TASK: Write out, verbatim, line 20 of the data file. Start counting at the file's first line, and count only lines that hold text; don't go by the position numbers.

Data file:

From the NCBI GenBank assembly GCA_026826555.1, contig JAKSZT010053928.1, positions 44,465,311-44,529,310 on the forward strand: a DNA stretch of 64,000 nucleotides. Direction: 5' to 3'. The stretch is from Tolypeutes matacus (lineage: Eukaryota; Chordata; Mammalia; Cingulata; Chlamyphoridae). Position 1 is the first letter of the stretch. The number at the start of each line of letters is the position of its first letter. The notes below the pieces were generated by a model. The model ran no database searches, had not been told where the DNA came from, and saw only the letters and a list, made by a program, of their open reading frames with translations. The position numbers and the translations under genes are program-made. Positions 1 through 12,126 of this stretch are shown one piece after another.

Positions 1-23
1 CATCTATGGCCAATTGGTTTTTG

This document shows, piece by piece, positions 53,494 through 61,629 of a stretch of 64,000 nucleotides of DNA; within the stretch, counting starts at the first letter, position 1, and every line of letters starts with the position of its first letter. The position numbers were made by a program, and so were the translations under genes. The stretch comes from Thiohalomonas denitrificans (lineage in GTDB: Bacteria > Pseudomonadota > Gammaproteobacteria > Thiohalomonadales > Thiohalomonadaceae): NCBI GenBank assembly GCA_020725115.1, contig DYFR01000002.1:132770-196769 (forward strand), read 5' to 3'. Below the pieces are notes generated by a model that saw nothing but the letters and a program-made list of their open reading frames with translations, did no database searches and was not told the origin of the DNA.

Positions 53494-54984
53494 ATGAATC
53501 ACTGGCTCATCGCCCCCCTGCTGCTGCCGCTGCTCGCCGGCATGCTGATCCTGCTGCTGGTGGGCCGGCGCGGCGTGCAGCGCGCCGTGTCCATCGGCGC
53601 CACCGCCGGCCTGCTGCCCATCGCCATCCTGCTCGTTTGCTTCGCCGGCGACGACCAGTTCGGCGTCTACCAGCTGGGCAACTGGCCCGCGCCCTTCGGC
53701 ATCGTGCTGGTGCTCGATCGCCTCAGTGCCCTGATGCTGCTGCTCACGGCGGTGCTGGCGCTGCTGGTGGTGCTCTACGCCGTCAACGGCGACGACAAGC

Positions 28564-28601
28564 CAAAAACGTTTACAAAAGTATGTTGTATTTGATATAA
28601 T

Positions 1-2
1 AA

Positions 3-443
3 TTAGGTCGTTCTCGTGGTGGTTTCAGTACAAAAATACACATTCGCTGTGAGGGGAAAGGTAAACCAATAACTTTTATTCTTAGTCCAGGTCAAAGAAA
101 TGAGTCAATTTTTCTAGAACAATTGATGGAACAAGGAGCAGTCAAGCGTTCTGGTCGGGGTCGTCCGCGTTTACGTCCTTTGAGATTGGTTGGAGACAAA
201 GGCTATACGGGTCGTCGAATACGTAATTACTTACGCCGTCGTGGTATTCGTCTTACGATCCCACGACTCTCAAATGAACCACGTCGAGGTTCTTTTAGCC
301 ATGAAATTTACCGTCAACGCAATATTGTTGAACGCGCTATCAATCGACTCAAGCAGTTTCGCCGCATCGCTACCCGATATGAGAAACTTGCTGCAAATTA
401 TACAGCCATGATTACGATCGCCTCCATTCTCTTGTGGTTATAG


401 TACAGCCATGATTACGATCGCCTCCATTCTCTTGTGGTTATAG